FIG. 21B depicts an alternate version of harness 2000 with like elements represented by like references numerals. Here, instead of lead wires 2203 and 2208 attachable to wet electrodes, dry electrodes 2209 are provided integrally with the straps of harness 2000. Instead of short wires coming out to connect to wet electrodes, the dry electrodes themselves are embedded underneath the elastic straps that the patient wears. This has the advantage of not requiring wet electrodes at all and enabling more consistent positioning of the electrodes simply by dint of donning the harness.

The specific electronics package 2205′contained in housing 2205 is depicted schematically in FIG. 22. Sensors 2205A detect movement, battery life, cardiac and respiratory function, and the like. The device boots up in a super low power mode. On/off switch 2205C wakes everything up and starts the main program. In one version, on/off switch 2205C is a pushbutton that the user depresses. Alternatively, in another version, the clasps of the harness 2000 are provided with electrical contacts so that simply closing the clasp of the harness closes the switch and wakes everything up.

Once everything is booted up, sensors 2205A detect movement, battery life, cardiac and pulmonary function, and other parameters. Microcontroller 2205D (e.g., an ATmega 1284P, or any equivalent thereof) starts recording values from the ECG frontend sensor (e.g., a TI ADS 1294R or any equivalent thereof). Data is preferably recorded at 250 Hz, possibly at 125 Hz; other data rates are also contemplated. In any event, microcontroller 2205D records the analog ECG and respiratory values on the flash memory 2205E. Microcontroller 2205D also preferably stores accelerometer data, preferably at a lower data rate, e.g., 50 Hz (which might be reduced to a low frequency as well). After it records enough time's worth of data (e.g., 30 seconds, or up to 3 hours), microcontroller 2205D sends out all the data that it recorded on memory 2205E to the user's communication device/smartphone 2500 via the Bluetooth module 2205F (e.g., an RN42 module, or any equivalent thereof). That is to say, electronics 2205′ records a lot of data for a period of time (requiring relatively low power for a long time period) and then transmits all that data quickly via Bluetooth or similar local communication scheme (requiring high power over a short time period). As a result, battery life is optimized.

The accelerometer data is used to determine if the patient is moving around during an ECG reading. It gives context as to why heart rate might be high, why respiratory rate is high, etc. Additionally, because the accelerometer is a 3-axis sensor and it can readily be known in which direction gravity is pulling, using the accelerometer, it can be determined if the person is lying down or standing or substantially in any other position. This is useful because it can be determined what is occurring during sleep, which is relevant as many cardiac patients have sleep apnea.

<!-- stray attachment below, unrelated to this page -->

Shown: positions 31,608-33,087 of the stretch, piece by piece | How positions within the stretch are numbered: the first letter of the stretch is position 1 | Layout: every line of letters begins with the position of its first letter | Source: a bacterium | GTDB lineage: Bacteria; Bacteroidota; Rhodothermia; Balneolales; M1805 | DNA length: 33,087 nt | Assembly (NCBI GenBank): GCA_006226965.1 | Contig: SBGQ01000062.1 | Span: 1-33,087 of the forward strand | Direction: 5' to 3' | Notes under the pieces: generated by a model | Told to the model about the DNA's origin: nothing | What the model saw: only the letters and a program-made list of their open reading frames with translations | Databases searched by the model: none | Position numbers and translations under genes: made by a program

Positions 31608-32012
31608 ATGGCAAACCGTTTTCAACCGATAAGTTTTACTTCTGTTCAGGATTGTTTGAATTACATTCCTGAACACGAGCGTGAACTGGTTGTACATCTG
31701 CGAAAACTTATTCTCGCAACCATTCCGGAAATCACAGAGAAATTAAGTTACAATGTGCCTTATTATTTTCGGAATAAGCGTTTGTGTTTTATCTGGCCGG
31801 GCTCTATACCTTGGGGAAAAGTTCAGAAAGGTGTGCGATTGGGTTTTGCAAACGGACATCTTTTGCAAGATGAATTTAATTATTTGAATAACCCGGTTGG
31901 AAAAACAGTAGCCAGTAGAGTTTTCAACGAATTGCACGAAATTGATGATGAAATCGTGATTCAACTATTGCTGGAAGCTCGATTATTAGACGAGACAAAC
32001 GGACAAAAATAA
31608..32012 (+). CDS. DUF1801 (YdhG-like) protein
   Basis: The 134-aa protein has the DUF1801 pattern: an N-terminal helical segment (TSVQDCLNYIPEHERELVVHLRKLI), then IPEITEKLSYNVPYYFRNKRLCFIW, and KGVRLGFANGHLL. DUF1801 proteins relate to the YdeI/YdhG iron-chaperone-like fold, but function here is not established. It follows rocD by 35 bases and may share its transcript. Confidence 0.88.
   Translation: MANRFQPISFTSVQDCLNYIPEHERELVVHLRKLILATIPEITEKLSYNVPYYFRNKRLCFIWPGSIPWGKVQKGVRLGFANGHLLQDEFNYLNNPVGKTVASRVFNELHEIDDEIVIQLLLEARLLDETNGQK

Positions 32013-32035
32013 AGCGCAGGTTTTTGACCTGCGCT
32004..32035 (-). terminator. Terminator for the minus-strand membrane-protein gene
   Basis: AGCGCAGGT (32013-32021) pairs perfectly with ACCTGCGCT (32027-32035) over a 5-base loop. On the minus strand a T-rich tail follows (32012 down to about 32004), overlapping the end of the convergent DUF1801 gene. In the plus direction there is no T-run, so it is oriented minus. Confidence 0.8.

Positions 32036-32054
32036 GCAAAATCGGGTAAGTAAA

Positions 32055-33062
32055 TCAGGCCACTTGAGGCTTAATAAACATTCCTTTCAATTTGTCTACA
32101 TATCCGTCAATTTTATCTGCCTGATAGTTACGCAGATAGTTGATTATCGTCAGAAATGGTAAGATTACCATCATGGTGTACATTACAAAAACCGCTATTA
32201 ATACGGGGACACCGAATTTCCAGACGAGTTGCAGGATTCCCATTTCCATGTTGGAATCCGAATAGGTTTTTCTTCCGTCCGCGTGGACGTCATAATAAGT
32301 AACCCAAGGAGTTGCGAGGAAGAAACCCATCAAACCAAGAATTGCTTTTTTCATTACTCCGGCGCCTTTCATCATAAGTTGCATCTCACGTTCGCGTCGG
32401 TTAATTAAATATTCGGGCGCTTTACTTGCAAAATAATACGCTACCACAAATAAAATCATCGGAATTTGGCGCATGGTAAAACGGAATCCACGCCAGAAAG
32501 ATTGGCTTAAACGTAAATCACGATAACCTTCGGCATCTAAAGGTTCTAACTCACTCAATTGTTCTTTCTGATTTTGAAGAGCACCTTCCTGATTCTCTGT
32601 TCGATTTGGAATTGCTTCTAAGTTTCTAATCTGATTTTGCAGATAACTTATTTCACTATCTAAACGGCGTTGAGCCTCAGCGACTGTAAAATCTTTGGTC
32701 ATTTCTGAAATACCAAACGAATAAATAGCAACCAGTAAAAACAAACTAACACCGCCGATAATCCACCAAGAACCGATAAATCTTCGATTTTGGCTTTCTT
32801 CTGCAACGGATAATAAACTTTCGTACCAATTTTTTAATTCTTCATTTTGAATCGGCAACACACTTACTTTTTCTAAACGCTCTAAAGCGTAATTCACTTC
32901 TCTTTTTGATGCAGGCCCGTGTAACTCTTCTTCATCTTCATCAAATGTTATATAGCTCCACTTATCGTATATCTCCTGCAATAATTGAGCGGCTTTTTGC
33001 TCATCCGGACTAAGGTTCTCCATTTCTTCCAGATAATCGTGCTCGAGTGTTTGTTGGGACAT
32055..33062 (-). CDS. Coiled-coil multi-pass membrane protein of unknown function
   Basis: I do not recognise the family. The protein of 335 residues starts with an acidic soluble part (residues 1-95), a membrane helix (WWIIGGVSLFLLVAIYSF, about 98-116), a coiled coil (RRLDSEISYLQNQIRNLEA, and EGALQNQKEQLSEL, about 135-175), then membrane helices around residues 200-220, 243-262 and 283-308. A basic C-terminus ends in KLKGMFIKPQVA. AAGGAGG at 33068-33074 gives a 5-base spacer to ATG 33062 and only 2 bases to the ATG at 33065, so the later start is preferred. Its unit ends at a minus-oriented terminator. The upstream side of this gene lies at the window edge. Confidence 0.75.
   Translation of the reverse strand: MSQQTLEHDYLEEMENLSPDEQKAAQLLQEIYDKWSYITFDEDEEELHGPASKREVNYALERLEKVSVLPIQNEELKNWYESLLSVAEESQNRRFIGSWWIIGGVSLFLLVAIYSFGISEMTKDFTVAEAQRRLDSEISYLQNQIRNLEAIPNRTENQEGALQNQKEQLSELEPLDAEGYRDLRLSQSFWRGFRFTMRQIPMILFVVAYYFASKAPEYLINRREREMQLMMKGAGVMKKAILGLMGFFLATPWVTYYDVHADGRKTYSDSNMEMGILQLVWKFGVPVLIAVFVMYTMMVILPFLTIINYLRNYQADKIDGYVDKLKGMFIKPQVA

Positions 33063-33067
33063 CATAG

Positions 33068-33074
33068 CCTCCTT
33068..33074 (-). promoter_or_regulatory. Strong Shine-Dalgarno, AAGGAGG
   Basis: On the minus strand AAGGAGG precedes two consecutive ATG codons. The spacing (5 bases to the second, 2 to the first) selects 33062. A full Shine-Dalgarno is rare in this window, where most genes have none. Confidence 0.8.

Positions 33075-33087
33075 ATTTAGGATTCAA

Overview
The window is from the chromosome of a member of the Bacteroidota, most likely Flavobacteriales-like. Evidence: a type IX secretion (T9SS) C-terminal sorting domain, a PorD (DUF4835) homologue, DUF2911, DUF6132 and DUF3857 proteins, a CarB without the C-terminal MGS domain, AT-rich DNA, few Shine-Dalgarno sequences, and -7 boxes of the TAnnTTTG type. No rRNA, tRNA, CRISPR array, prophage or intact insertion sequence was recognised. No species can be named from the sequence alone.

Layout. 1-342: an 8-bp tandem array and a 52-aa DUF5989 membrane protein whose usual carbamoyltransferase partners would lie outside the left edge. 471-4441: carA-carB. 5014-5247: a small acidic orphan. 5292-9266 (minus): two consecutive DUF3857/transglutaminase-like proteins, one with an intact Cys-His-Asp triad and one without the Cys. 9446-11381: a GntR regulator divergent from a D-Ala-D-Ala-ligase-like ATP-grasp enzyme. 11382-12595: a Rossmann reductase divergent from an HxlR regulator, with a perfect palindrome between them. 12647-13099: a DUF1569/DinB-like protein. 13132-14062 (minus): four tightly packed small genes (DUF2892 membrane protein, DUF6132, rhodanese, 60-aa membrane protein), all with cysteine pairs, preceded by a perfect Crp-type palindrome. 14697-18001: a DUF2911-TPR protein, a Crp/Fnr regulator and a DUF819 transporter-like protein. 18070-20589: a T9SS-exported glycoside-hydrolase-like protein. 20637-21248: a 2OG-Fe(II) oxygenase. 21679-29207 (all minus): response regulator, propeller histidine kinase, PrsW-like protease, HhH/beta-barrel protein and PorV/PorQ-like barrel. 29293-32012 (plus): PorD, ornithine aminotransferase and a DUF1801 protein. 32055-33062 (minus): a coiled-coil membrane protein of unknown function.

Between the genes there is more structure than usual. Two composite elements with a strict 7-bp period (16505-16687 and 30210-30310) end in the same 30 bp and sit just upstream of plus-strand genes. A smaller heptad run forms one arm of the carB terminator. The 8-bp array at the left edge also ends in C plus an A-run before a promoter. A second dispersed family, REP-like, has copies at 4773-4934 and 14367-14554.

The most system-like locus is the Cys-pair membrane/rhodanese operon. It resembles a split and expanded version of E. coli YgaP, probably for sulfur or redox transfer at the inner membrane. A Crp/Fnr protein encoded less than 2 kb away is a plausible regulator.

Local outputs 2205B such as a beeper or vibrator may be provided onboard the electronics (inside the harness) to alert the patient. Alerts might be low battery warning (as detected by the battery fuel gauge that measures current battery level) or an alert triggered from the smartphone (e.g. dangerous heart rate alert or a timed medication dosing).

Electronics 2205′ is powered via a rechargeable battery 2205G, preferably a lithium ion battery or the equivalent thereof.

As has been mentioned above, the wearable device 2000 transmits its data via local communication means to the user's communication device 2500, which then transmits the data to server 2600 and thence to the healthcare practitioner's device 2700. Server 2600 can also communicate analysis and healthcare practitioner information and messages back to communication device 2500. FIG. 23 depicts multiple screenshots of one embodiment of that interaction.

FIGS. 23A-F are screenshots of an application or “app” running on user device 2500. Multiple tabs at the bottom of each screen enable the user to navigate quickly amongst the various screens. Typical tabs include (as shown in FIGS. 23A-F) “home”, “monitor”, “alerts”, and “settings.” Other tabs may be provided in addition or in the alternative to these four, however an underlying design requirement is that the app be easy to use for a variety of patients who do not have either medical or software experience.